Of late, it is been anticipated that GST implementation is very near than ever been felt in the past.
GST Bill in Rajya Sabha is in critical stage and next 7 days will be a testing phase for implementation of GST in April 2017.
There are various reasons which have prevented the passage of GST Bill in Rajya Sabha. Out of them, couple of factors were hidden political agendas whereas, the visible factors can be understood from the following demands of Congress, the single largest party in Rajya Sabha.
What Congress Wanted
Congress had made three demands as below :
a. to abolish the proposed 1% additional entry tax to benefit the manufacturing states;
b. to set up an independent GST dispute settlement authority chaired by a judge and
c. to specify a ceiling limit of 18% GST rate in the Constitution.
What Government is Willing
The Government has already agreed upon the two demands as below :
a. with already abolishing 1% additional entry tax in its cabinet meeting held on 27th July 2016
b. to create GST dispute settlement authority
Whereas, Government is not willing to consider the third demand since the cap limit of 18% GST rate cannot be incorporated in the legislation.
What Is The Impact of Dropping 1% Entry Tax
After a series of meetings spanning more than a decade, a consensus was arrived at to settle with a Revenue Neutral Rate(RNR) between 17-18% in December 2015 by collective efforts of various organisations, experts, empowered committee of ministers and finally recommendation from GST Committee led by CEA i.e Dr. Arvind Subramanian .
It was recommended with a provision of 1% entry tax but the Petroleum Sector was kept outside the ambit of RNR .
However, the current abolishment of 1% entry tax will further create an anamoly to zero upon a new RNR.
What is RNR
The term revenue neutral rate (RNR) will refer to that single rate, which preserves revenue at desired (current) levels. In practice, there will be a structure of rates, but for the sake of analytical clarity and precision it is appropriate to think of the RNR as a single rate.
It is a given single rate that gets converted into a whole rate structure, depending on policy choices about exemptions, what commodities to charge at a lower rate (if at all), and what to charge at a very high rate.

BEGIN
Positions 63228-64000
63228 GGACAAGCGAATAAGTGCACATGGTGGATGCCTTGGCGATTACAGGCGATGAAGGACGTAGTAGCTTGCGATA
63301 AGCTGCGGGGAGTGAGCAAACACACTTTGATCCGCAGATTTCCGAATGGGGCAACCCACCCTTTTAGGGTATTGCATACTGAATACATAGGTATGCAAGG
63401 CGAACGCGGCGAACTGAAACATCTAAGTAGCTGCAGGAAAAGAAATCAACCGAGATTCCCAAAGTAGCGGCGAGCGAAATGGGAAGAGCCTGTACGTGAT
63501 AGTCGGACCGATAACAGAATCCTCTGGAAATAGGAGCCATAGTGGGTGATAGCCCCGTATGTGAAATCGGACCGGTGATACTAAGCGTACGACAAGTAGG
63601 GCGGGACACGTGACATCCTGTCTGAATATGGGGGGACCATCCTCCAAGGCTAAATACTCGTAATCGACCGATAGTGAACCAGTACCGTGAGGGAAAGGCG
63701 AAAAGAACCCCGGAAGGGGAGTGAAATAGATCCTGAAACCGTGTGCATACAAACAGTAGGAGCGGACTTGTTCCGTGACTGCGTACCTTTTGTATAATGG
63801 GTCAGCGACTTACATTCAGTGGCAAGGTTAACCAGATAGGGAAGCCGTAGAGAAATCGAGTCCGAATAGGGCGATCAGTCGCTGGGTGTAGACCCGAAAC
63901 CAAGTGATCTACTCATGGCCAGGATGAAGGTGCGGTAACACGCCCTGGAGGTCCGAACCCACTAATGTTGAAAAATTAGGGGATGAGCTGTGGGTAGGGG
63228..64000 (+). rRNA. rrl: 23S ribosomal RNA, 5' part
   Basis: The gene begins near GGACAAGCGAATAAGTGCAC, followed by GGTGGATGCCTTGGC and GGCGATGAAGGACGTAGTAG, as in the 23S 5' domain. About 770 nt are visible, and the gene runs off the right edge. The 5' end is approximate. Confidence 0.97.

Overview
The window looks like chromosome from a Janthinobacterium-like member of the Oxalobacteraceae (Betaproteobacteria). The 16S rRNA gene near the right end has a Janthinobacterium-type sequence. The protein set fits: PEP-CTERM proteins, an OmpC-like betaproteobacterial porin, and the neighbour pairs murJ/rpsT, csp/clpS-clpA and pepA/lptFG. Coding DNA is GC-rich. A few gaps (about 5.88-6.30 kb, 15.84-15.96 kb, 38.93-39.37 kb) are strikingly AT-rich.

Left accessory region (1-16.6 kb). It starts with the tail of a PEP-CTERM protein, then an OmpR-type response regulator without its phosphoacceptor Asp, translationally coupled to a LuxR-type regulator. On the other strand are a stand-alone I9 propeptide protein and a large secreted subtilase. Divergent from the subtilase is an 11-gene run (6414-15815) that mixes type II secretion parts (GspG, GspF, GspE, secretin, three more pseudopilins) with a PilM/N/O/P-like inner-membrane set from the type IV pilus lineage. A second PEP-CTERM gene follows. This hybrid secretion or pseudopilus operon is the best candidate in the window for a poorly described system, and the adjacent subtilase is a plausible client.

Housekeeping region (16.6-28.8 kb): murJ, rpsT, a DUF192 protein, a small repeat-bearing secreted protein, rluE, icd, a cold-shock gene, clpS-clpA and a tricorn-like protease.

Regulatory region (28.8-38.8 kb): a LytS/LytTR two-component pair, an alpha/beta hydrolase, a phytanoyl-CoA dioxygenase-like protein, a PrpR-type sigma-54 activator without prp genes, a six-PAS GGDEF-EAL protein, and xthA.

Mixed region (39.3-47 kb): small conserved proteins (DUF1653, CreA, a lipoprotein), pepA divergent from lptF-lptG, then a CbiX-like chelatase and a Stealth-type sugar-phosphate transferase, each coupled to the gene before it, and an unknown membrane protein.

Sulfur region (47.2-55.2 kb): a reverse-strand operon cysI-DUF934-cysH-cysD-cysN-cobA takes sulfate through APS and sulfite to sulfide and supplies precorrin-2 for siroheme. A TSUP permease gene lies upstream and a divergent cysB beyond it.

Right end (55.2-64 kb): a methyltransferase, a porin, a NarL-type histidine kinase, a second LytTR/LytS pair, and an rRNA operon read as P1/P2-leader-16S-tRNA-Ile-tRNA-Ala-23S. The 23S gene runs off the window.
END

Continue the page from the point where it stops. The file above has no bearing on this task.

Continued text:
The RNR should be distinguished from the “standard” rate defined as that rate in a GST regime which is applied to all goods and services whose taxation is not explicitly specified. Typically, the majority of the base (i.e., majority of goods and services) will be taxed at the standard rate, although this is not always true, and indeed it is not true for the states under the current regime.
In otherwords,the RNR is a revenue neutral rate where both the Central Government and State Governments are at no loss from the perspective of current collection of various taxes.
Lower RNR Via Petroleum Products
The macro economics & dynamics of calculation of RNR are dependant upon various factors. Further, as per various study reports, the inclusion of petroleum products is a must to lower down the RNR.
At the same time it must be noted that Constitutionally petrol and other petroleum products will be within the GST system only. But, for time being it would be outside the GST .
It is pertinent to note further that for the proper implementation of GST and micro economics related thereto , the inclusion and levy of GST is a must . Because, a major chunk of collection of taxes by State Governments and Central Government as well as inflation is governed by such products even RNR is very much effectd by such products .
As per an estimation, likewise the implementation of GST in India can boost our national GDP by 2%, the inclusion of Sin/Demerit Goods i.e Petroleum Products can also lower the RNR upto 2%.
What are Sin/Demirt Goods & Its Dynamics
The exceptions under GST has been carved out in the form of permissible additional excise taxes on sin goods i.e petroleum and tobacco for the Centre, petroleum and alcohol for the States. This will provide the requisite fiscal autonomy to the States. Indeed, even if they are brought within the scope of the GST, the states will retain autonomy in being able to levy top-up taxes on these “sin/demerit” goods.
The Central Government has hinted for further lowering of GST rate in late June 2016 and with abolishing of 1% entry tax on 27th July 2016, we may see a regime where Petroleum products attracting levy of GST can become a compulsion.
Why Petroleum Products Should Attract GST
The following five reasons mandates, the levy of GST on Petrol and other petroleum products :
a. Uniform taxation and abolition of other indirect taxation
b. Lower Revenue Neutral Rate (RNR)
c. To check inflation which will be there after implementation of GST in India
d. To complete the chain and extend real benefit of GST
e. To boost the GDP by 2%
Lets hope that atleast for the sake of growth of GDP of India, the GST Bill is passed finally.
Revenue Neutral Rate (RNR) can be revised due to dropping of 1% additional entry tax. This may further lead to exploration for inclusion of petroleum products under the ambit of levy of GST.
The RNR rate may be again decided by GST Council